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7 Labeling ..................................................................................................... 83 Handling and Storage ................................................................................ 83 Bio anal ytical Method ....................................................................................... 84 Statistical Methods and Analysis of Data .......................................................... 84 Sample size calculation ............................................................................. 84 In vitro analysis .......................................................................................... 85 Non Compartmental Analysis (NCA) ......................................................... 86 Compartmental Analysis ............................................................................ 87 5 CONCLUSION ........................................................................................................ 92 LIST OF REFERENCES ............................................................................................... 94 BIOGRAPHICAL SKETCH .......................................................................................... 101

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8 LIST OF TABLES Table page 2 1 Simulation Scenarios Parameter Estimates ........................................................ 57 4 1 Formulations in the study ....................................................................................... 88 4 2 Sequences of the four treatments .......................................................................... 89 4 3 A sample randomization scheme ........................................................................... 90 4 4 Procedures performed during the screening and treatment visits .......................... 91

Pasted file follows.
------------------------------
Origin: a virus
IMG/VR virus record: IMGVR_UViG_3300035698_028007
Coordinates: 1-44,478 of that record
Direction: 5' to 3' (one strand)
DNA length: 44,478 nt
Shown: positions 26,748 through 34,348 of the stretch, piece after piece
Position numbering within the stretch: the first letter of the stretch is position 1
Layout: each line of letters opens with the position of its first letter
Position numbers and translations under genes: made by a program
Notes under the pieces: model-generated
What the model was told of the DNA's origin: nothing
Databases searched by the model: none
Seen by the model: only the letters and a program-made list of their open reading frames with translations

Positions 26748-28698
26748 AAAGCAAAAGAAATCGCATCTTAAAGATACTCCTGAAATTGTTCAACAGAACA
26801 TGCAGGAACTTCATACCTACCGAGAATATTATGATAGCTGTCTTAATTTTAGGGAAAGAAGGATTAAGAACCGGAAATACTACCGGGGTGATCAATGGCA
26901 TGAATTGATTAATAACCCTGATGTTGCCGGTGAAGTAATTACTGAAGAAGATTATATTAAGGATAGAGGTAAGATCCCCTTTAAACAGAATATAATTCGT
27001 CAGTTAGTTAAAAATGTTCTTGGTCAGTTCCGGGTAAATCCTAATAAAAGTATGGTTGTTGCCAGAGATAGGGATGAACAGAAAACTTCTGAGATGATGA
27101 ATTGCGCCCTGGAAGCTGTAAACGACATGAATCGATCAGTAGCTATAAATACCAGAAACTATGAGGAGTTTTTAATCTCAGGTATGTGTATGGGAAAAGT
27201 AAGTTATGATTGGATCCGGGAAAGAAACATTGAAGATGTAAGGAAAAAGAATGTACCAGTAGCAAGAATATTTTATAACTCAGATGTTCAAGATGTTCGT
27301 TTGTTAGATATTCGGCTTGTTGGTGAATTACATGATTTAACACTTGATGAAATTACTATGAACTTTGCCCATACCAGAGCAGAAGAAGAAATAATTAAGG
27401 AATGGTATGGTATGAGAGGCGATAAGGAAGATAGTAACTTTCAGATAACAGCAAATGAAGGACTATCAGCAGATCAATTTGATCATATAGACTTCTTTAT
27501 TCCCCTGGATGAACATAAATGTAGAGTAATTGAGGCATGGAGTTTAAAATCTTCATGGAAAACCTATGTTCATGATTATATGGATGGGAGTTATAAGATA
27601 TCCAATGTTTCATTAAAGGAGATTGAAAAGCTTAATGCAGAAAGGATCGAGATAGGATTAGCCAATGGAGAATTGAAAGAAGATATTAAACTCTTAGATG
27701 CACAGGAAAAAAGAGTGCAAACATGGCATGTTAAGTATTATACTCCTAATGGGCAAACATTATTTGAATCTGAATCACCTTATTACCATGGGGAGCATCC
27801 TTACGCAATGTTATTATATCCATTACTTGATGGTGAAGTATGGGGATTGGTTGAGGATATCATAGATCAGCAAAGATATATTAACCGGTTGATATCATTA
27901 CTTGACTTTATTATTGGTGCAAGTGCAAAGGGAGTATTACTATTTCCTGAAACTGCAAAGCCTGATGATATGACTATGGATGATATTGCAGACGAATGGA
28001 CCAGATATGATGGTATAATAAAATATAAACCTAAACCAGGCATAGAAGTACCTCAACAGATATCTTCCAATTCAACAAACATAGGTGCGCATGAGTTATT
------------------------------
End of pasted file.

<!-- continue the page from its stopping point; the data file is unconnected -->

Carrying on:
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9 LIST OF FIGURES Figure page 1 1 Fate of an Inhaled Drug ..................................................................................... 31 1 2 Aggregate Weight of Evidence Approach ........................................................... 32 1 3 EMA approach for establishing BE of OIDPs ..................................................... 33 2 1 Dose Scale Approach ......................................................................................... 47 2 2 Pharmacodynamic crossover study design ....................................................... 48 2 3 Dose response relationship of high responders and intermediate responders .. 49 2 4 Literature Research FeNO trials ...................................................................... 50 2 5 Power as a function of sample size and choice of test dose (Range = Low) ...... 51 2 6 Power as a function of sample size and choice of test dose .............................. 52 2 7 Power Calcul ations Comparison of BE criteria ................................................ 53 2 8 Power Calculations High vs. Intermediate responders .................................... 54 2 9 Power Calculations High vs. Low variable population ..................................... 55 2 10 Distribution of parameters High vs. Low variable population ........................... 56 3 1 Crossover Study Design ..................................................................................... 64 3 2 Methacholine Challenge .................................................................................... 65 3 3 Diagnostic plots for the log transformed 20 data ............................................ 66 3 4 Distribution of log (PC20) values ......................................................................... 67 3 5 Dose Scale approach 12mcg dose .................................................................. 68 3 6 Bootstrap FDS values 12mcg dose ................................................................... 69 3 7 ANCOVA model evaluating the doseformulation interaction ............................. 70